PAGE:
Mr. Barclay started out by telling us that he had been advised many times, that when doing a reading you should never read from an upcoming book.  That you must read from something that the listeners can purchase right away.  So he followed this advice and read from Never Look Away.  I will quote exactly what he read:  "I'm scared. Ethan said."  Then he quickly snapped the book shut and continued to inform us that he would instead read the prologue of his upcoming book The Accident.  After hearing those next passages I wanted to run to my bookstore and put in my pre-order.

most recent book: Bad Boy (19th book in the Inspector Banks series)

This book occurs over the course of two or three days.  It mostly focuses on Banks' daughter Tracy.  I would tell you more about this book, but I was so captived by the story, that I totally forgot to make any notes.  I am amazed that I haven't read any of Mr. Robinson's books.  I have added Gallows View, the first Inspector Banks book to my 'soon to be read' list.

I hope that you have enjoyed my photos and comments of the authors that I listened to during the course of the day.  Some are fantastic readers, others not so, but one thing they all have in common is that they are terrific writers.  I look forward to reading many of their books in the coming months.

For additional photos of the day, visit the Eden Mills Writer's Festival Facebook page and click on Photos.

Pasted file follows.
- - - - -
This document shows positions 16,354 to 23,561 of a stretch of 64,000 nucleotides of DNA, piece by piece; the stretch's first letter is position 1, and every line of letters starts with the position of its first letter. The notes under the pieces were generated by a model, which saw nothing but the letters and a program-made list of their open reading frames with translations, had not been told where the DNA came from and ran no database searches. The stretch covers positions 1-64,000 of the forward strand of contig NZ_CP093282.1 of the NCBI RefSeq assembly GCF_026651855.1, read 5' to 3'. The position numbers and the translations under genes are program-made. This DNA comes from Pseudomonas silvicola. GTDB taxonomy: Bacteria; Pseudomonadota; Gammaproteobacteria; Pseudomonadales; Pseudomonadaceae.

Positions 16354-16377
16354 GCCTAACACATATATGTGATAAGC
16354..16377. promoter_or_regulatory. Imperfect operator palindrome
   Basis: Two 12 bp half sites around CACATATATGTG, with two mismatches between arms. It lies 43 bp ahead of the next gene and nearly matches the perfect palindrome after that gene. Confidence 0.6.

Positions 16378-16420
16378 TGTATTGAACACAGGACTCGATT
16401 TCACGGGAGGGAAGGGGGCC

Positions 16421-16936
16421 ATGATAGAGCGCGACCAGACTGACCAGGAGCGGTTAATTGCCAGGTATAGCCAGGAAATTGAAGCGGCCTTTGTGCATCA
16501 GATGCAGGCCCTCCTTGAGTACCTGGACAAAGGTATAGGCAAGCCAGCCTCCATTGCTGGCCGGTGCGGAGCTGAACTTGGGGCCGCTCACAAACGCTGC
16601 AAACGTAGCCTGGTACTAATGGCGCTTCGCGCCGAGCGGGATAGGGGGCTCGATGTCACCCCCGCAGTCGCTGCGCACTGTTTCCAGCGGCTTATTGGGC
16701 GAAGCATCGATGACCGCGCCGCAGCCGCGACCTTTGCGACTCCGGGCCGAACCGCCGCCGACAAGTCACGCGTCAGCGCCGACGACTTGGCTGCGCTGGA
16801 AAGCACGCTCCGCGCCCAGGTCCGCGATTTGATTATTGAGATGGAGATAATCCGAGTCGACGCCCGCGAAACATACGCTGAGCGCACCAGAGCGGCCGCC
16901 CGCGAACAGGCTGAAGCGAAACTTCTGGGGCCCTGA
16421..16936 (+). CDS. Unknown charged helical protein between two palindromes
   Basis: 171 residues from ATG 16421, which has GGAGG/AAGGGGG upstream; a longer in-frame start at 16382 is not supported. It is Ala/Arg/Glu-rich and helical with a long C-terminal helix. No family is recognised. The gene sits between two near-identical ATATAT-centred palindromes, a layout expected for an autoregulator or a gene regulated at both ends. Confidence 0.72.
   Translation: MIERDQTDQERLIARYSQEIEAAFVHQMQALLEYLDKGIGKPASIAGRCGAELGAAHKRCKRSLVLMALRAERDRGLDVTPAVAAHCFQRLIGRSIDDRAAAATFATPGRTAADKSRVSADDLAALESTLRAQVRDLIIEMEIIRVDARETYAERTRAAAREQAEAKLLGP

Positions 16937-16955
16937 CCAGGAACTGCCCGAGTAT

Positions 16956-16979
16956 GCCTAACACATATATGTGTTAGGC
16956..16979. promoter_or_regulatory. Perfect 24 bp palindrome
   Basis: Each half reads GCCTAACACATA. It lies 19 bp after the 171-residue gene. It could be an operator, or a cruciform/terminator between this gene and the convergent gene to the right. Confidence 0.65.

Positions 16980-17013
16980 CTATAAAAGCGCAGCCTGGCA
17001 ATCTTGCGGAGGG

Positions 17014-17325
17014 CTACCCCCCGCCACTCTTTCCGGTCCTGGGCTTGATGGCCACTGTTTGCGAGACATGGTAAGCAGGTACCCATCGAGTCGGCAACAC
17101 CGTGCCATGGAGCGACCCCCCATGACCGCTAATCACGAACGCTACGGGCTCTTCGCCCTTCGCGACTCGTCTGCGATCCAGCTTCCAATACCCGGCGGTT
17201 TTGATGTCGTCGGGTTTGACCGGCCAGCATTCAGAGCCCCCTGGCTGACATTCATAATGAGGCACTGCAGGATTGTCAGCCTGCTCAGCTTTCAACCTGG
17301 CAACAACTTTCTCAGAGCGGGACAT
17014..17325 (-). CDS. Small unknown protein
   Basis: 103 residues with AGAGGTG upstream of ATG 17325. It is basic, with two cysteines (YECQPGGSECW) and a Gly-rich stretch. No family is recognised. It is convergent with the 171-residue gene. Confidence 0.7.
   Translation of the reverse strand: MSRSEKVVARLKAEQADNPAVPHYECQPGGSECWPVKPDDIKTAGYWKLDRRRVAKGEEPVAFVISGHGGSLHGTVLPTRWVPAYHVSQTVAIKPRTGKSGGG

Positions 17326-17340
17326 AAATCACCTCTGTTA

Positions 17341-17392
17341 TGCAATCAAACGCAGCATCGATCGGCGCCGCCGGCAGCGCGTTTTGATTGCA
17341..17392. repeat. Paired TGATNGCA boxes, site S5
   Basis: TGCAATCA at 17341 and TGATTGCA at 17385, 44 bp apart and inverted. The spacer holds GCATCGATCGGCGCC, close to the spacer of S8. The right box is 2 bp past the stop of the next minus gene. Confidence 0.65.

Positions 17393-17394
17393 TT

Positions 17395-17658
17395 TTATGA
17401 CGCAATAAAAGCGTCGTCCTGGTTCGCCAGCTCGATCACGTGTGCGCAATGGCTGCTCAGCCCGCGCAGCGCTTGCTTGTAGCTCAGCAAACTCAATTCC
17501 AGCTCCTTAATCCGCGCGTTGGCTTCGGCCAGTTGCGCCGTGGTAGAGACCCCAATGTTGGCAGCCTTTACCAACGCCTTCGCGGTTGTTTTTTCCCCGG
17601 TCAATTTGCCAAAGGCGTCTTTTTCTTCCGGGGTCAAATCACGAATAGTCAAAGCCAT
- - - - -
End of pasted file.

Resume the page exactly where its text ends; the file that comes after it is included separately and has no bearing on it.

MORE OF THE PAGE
Please leave a comment with your favourite books by any or all of these authors.  I'd love suggestions of which of there other books you enjoyed.


Felicity Grace Terry said...

Well! That explains the wings.

Miri said...

I really enjoyed this post and the earlier one...felt like I was there. What a great Festival.

Dorte H said...

Splendid post. It must have been a fantastic event.

My favourite bit was this:
"Just before sending the manuscript off to his publisher he decided to delete the chapter. Of course when his publisher replied to him about the book, he liked everything but made the suggestion that he include a chapter that would hint at something important that would be happening later in the story."

I think it is very encouraging for someone like me to see that ´real´ writers also struggle with that part of it: what should I delete, what should I keep, when they revise their manuscripts.

Paulina said...

Great post about the festival! I've never been to this one but I hope to go next year. My daughter and I love Shane Peacock's Boy Sherlock series, and we've both had the pleasure of meeting him.